Speakers laud Truman's legacy
The decisions President Harry S. Truman made three-quarters of a century ago – and the example he set – continue to shape the country, speakers at a Truman virtual event said.
“He really is still very much a living presence in Washington, D.C.,” said Chris Wallace, a Fox News journalist and author of the recent book “Countdown 1945: The Extraordinary Story of the Atomic Bomb and the 116 Days That Changed the World.”
Wallace spoke Thursday night at the annual Wild About Harry event, a fundraiser for the Truman Library Institute. The event raised $630,415. The institute is a private non-profit that promotes and supports the work of the Harry S. Truman Presidential Library and Museum in Independence.
The Truman Library has been closed for a major renovation and expansion since the summer of 2019 – a closure extended by the pandemic. No reopening date was given Thursday night.
The institute is also raising money for a statue of Truman to be placed in Statuary Hall in the U.S. Capitol next year. It’s still $100,000 shy of its goal, though the statue is far along in production
Speakers at the event described Truman as a giant among America’s leaders and said the statue is a fitting tribute.
“And giants must always be remembered,” said Congressman Emanuel Cleaver II.
Wallace used the example of the atomic bomb to illustrate Truman’s decision-making process. He said Truman was meticulous, holding “meeting after meeting” in May and June 1945, even before the first test in New Mexico that July showed that the bomb would work. Truman sought out different and dissenting views, Wallace stressed.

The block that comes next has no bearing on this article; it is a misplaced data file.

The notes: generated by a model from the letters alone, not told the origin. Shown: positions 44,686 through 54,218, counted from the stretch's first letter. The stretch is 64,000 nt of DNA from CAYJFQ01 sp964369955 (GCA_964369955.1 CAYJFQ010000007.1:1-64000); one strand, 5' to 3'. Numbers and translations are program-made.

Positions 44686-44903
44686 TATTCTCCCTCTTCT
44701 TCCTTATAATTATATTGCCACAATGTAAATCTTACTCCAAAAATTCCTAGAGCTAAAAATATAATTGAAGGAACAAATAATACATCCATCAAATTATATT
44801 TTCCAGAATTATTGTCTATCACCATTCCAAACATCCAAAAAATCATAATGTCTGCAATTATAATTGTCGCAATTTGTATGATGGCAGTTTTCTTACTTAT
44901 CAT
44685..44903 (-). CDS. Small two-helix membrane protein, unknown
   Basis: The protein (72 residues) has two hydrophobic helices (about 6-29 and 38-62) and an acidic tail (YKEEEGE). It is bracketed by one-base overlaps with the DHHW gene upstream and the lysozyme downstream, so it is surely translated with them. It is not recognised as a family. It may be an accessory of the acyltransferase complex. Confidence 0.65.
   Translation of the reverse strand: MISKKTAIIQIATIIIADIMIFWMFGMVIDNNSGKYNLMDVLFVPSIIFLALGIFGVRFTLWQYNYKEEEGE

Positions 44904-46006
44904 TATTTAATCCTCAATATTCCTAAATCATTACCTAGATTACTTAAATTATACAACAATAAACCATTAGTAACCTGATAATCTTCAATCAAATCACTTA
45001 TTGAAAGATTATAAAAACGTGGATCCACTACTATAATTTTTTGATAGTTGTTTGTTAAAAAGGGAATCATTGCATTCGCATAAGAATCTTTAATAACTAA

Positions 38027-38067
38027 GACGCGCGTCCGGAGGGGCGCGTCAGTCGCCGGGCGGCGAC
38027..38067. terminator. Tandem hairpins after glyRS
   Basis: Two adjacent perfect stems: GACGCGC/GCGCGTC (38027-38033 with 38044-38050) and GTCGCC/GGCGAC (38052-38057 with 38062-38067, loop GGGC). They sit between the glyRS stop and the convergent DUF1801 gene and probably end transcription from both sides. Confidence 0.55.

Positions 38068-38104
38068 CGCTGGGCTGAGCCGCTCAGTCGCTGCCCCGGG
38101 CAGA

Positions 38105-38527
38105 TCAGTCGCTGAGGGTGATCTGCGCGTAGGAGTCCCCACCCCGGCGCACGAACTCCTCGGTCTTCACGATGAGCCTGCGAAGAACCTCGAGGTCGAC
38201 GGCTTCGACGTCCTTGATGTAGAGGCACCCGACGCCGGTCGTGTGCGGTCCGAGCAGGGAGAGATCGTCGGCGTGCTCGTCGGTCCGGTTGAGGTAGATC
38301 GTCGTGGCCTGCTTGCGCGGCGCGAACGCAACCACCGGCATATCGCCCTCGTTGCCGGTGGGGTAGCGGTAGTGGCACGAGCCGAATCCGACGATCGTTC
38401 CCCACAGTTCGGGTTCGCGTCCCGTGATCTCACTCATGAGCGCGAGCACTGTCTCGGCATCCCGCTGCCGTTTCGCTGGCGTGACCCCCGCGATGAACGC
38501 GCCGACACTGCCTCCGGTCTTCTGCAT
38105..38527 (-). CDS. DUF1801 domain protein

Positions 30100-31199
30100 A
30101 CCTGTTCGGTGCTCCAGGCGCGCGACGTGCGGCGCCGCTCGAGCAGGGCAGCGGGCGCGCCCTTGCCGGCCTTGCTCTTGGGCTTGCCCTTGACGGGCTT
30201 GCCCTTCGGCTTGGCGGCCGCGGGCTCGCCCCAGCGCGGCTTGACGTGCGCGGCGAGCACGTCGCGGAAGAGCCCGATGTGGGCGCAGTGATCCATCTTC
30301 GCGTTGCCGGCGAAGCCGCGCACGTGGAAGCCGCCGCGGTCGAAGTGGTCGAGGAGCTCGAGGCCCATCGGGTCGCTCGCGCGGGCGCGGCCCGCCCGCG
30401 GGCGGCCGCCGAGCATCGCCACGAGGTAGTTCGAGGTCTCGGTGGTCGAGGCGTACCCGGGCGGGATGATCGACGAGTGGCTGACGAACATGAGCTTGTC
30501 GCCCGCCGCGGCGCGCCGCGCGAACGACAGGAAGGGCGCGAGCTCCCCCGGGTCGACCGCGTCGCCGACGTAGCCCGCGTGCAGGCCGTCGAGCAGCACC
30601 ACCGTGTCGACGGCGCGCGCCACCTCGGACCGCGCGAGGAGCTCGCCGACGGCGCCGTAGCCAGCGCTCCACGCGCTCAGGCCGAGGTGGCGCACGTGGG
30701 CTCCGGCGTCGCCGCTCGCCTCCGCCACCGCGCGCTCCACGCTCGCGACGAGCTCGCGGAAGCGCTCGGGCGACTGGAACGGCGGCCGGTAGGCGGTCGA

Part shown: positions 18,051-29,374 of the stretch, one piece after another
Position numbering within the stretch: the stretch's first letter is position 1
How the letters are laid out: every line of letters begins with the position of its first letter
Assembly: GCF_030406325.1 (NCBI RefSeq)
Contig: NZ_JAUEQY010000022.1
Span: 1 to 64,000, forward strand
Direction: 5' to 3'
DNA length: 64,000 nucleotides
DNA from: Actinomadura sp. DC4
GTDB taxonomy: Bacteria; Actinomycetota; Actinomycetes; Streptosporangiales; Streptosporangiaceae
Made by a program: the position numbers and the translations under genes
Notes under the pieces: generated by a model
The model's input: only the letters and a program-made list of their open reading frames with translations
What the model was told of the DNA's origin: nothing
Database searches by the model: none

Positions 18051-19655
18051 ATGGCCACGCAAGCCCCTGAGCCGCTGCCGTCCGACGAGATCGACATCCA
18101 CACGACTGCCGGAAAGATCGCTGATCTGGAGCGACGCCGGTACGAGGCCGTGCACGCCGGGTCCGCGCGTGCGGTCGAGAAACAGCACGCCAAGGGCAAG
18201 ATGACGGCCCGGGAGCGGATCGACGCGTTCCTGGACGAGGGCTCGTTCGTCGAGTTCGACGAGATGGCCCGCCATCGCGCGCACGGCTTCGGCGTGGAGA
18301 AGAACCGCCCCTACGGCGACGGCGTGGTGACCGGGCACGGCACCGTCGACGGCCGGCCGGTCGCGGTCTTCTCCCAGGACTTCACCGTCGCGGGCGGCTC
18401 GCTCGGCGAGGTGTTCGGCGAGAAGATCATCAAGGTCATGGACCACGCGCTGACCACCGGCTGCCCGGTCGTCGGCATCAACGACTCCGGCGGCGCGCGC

He said Truman, who was decisive once he reviewed the facts and his options, looked at the military, geopolitical and moral issues as the war with Japan dragged on.
“But in the case of dropping the bomb, he agonized over that decision,” Wallace said.
Truman ordered the use of the bomb, ending the war.
Samantha Power, who this week was sworn in as the director of the U.S. Agency for International Development, was given the Truman Legacy of Leadership Award. In 2003, Power won a Pulitzer Prize for "A Problem from Hell: America and the Age of Genocide,” about the country’s inaction in the face of genocide during the 20th century.
She said Truman knew that signing the U.N. Charter as World War II ended was “the only path to enduring peace.”
In accepting the award, she said couldn’t help but think of Truman leading soldiers in battle in World War I and then watching the promise of peace – the idea of the League of Nations in particular – simply wither. A generation and a world war later, Truman stressed strong multi-lateral efforts among nations and America’s commitment, in his words, to “assist free men and free nations.”
But there are always voices of isolationism.
“There is a crisis of confidence, I think, among Americans that contributes to this tendency to pull away,” she said.
She said the pandemic has at least for the moment erased many of the gains against poverty around the world, and now is a time for nations to cooperate instead of pull back.
She also stressed that China is offering the world a different, darker vision of the future.
“China really does seek a different kind of world order than the one Harry Truman bequeathed us.”